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Wireless PTMP Buying Guide

A Wireless PtMP solution is a method of connecting three or more remote locations via a wireless data "link"

A wireless transceiver device is typically mounted at a central location, Known as the "Access Point" or "Base Station", which typically utilises a semi-directional antenna (sector). Each other location (known as "stations", or in some cases, "Customer Premises Equipment" or CPE) can communicate wirelessly with or via the Access Point to each other in order to send/receive data. This data is then passed to a wired connection that is integrated into each device.

These solutions are typically used to provide data to buildings within a large site or campus or where slower/unstable VPN tunnels over existing connections are not ideal. Another example is for providing Wholesale Internet to a small residential or commercial area, where PTMP is used as the "last-mile" transport of data services to the recipients. (entities that provide this service are known as Wireless Internet Service Providers, or WISP).

PMTP Example

Distance

Many PtMP devices are capable of long range links, depending on factors such as antenna design, environmental conditions etc. Care must be taken when choosing antenna and Access point position, since PtMP performance depends on both sides of the link, if you want to reach long distances, you must choose the right Base Station and the right Customer Premises Equipment (CPE) for each case.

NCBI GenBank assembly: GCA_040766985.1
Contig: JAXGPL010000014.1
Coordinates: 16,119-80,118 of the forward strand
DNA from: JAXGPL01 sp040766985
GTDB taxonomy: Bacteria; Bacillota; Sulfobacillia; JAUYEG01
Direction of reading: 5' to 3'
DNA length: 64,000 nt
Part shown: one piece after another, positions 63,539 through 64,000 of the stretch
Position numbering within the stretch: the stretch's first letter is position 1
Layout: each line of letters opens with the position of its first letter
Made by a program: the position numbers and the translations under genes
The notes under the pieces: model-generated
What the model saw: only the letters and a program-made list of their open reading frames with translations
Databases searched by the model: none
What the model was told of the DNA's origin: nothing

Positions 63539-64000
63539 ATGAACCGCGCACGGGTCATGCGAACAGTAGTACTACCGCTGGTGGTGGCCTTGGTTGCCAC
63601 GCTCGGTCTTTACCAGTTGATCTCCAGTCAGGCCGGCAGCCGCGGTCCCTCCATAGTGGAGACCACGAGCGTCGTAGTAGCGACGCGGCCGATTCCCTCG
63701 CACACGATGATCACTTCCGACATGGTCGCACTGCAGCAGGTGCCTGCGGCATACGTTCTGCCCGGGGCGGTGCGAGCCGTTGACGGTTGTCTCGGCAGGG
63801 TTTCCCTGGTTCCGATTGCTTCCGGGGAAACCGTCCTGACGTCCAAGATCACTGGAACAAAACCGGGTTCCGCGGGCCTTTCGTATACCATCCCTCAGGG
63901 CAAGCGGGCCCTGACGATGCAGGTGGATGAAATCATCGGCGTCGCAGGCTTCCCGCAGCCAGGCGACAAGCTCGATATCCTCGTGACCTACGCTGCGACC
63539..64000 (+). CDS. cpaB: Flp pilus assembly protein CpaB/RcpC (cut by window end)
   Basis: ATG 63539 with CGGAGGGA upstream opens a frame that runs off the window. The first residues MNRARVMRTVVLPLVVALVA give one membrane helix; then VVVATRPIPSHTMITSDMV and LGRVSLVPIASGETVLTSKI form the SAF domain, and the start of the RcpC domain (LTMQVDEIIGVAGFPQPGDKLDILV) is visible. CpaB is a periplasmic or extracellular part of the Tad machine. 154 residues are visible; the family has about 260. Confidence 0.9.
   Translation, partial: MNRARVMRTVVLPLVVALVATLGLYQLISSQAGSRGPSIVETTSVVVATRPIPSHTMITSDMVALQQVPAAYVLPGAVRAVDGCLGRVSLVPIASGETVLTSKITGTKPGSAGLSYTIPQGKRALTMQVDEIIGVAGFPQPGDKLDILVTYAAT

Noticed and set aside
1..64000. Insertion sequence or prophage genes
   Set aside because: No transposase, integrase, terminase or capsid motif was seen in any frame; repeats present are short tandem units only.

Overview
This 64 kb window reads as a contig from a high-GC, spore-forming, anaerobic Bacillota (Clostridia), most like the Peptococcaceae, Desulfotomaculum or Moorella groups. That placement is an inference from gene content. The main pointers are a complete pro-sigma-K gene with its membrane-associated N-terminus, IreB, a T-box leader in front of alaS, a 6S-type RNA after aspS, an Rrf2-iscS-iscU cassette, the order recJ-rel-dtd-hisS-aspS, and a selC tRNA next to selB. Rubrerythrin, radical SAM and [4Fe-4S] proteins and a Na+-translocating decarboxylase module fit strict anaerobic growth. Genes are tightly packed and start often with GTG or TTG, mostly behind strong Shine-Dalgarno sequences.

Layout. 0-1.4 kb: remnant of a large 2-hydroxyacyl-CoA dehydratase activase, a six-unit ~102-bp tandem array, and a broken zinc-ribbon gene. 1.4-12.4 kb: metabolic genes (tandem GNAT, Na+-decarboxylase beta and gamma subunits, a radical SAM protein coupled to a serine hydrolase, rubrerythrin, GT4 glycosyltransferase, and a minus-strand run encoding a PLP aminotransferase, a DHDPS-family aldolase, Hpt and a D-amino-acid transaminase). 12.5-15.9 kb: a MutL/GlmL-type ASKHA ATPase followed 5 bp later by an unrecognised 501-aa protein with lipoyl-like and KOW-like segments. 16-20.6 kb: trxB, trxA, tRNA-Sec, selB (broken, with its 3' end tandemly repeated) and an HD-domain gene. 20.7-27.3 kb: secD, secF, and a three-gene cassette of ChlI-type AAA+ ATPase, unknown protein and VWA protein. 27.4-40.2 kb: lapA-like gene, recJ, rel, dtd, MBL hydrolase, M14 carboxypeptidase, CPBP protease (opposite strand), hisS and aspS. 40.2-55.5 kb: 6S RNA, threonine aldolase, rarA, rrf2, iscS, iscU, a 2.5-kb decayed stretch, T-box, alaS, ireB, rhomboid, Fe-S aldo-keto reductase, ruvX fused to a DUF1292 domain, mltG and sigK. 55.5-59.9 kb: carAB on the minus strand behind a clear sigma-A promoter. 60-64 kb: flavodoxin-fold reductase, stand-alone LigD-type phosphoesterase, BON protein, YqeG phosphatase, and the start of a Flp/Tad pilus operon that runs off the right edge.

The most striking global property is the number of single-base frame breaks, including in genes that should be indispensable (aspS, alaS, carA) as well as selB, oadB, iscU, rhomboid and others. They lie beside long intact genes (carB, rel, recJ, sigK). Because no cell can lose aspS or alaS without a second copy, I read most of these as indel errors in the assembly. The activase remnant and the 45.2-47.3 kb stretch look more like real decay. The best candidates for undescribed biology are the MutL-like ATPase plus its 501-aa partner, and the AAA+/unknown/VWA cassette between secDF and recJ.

Distance
Speed Requirements (Throughput)

Speed Requirements (Throughput)

The total throughput for the Base Station is calculated as the amount of data that will be transieved (transmitted / received) in both directions, less overhead. For example a link may be 153 Mbps total: 85 Mbps download and 85 Mbps upload, less 10% overhead.

For PtMP Solutions, the maximum throughput is always the base stations total throughput, since traffic from any of the wireless connections flow through the Base Station.

You need to figure out how much data you need for your purpose. For example a single HD camera may need to push 4 Mbps of data across the link. You might think you can put 20 cameras on an 85 Mbps link, but be aware that wireless links are not usually 'perfect' so you will want to leave some 'headroom' to allow for weather conditions and interference.

Interference

In PtMP scenarios, the base station must provide enough coverage for multiple stations to connect. This poses several interference-related issues:

  • A wider coverage angle make the base station more susceptible to interference sources.
  • A single CPE with high interference levels will require more airtime to send the same amount of data, affecting all other CPE's in the PtMP solution.
  • More CPEs increase the likelihood of interference for the entire solution.

Depending on the scenario, you may wish to use more than one base station at the central location, and use higher-gain antennas to increase signal strength and reduce interference, while keeping the coverage area the same. This approach is known as co-location.

Interference

Degree of Coverage

When planning the Base Station, it's important to consider the number of stations connecting and the interference that may be encountered. For high density deployments, it's usually ideal to plan for multiple co-located base stations, each with an antenna with the smallest coverage that still covers the desired area. Antennas with a wider beam width, covering a wider zone reaching more stations, may be more susceptible to interference, resulting in decreased scalability and performance.

Degree of Coverage
Form factor

Form factor

Form factor is an aspect of hardware design which defines and prescribes the size, shape, and other physical specifications of components. A device that has a compact form factor will be able to fit seamlessly into any environment without taking up too much room.

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